Communication Currents

A Prank and Its Possibilities

June 1, 2013
Theater & Performance

In the course of everyday life, in order to survive and prosper individuals must communicate with groups, interact with institutions, negotiate with corporations, and navigate their way through bureaucracies. The experience of artists, entrepreneurs, and activists can offer insight into these processes. The success and failure of their pursuits is affected in large part by their competency in communication, and perhaps most importantly, their creativity in communication. In my work, I learn from the performances and interactions of art groups like Temporary Services, a Chicago based art collaboration that attempts through their art to temporarily alter or subvert “business as usual,” and to promote more ethical, intimate relations between people and organizations.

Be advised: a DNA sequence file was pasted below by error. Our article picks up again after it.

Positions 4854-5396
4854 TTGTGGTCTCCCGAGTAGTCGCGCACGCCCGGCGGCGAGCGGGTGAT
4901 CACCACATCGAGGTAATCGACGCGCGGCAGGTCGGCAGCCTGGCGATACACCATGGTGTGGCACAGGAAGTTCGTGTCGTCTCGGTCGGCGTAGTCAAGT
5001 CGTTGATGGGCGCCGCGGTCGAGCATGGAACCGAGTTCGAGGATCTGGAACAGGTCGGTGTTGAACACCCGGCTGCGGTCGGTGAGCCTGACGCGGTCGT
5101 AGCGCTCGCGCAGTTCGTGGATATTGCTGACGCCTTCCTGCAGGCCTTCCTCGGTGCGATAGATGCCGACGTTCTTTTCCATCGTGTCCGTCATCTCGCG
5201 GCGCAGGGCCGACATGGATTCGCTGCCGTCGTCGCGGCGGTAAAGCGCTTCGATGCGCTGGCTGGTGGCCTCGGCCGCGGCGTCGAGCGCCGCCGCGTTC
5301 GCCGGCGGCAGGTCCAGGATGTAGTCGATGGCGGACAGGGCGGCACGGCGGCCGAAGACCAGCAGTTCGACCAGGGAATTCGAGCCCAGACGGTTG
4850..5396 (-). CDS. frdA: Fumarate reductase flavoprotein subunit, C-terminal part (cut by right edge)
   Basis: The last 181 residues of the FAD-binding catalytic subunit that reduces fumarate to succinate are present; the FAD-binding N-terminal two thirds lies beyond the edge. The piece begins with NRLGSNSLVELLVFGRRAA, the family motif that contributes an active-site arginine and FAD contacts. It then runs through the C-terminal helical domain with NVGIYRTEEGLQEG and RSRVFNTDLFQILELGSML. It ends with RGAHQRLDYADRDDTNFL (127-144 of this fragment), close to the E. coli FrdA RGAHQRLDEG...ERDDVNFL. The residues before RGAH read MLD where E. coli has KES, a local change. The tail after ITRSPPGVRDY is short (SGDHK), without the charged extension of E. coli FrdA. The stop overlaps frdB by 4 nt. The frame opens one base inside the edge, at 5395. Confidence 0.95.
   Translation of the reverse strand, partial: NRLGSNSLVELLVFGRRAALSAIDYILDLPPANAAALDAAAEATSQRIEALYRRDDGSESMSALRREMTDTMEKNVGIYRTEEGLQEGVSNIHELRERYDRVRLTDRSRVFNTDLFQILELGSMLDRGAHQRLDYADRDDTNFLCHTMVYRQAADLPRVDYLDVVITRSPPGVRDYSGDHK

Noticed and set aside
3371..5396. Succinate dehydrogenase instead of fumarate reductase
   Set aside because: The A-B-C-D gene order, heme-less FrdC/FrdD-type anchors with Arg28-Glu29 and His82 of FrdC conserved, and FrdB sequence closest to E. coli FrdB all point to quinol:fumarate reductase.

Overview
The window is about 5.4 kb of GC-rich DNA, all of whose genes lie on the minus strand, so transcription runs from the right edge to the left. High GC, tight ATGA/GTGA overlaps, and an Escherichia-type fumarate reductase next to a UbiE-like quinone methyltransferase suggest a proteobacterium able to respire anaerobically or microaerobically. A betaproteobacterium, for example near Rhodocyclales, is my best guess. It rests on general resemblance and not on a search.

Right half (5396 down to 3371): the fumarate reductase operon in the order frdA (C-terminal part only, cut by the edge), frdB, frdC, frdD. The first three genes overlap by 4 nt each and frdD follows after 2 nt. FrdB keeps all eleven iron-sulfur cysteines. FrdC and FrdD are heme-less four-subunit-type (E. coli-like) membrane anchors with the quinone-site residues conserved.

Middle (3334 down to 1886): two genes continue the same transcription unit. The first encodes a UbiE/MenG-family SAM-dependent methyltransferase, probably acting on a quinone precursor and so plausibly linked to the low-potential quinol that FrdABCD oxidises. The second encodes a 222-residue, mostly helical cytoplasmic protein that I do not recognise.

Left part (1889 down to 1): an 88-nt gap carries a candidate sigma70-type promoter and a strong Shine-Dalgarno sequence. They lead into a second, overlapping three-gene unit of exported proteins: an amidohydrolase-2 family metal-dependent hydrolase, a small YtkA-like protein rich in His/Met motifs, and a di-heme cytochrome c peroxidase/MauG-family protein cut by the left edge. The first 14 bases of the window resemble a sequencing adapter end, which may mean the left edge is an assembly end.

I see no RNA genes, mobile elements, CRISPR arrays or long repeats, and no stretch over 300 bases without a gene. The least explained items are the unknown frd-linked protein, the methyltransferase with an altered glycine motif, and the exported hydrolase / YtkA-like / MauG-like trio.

By taking a close look at Temporary Services’ work The Library Project, I tell the story of how an art prank designed to challenge an institution’s authority operates both as a gift and as a threat. I show how, in the space of this ambiguity, the possibility for creative relationships—outside the typical channels and manner of communication—is born. 

In 2001, artists Brett Bloom, Salem Collo-Julin, and Marc Fischer, the core group that makes up Temporary Services, enlisted the help of over 50 artists and art groups to construct 100 artists’ books that were ‘‘donated’’ to the Harold Washington Library Center (HWLC) in Chicago in a covert act of artistic intervention. By manufacturing stamps that replicated those used by the HWLC, Temporary Services’ made the books look like they already belonged in the library. Because the library security checked for books leaving the library—not those entering—it was relatively easy for Temporary Services to smuggle the books into the library and shelve them in places the artists had selected.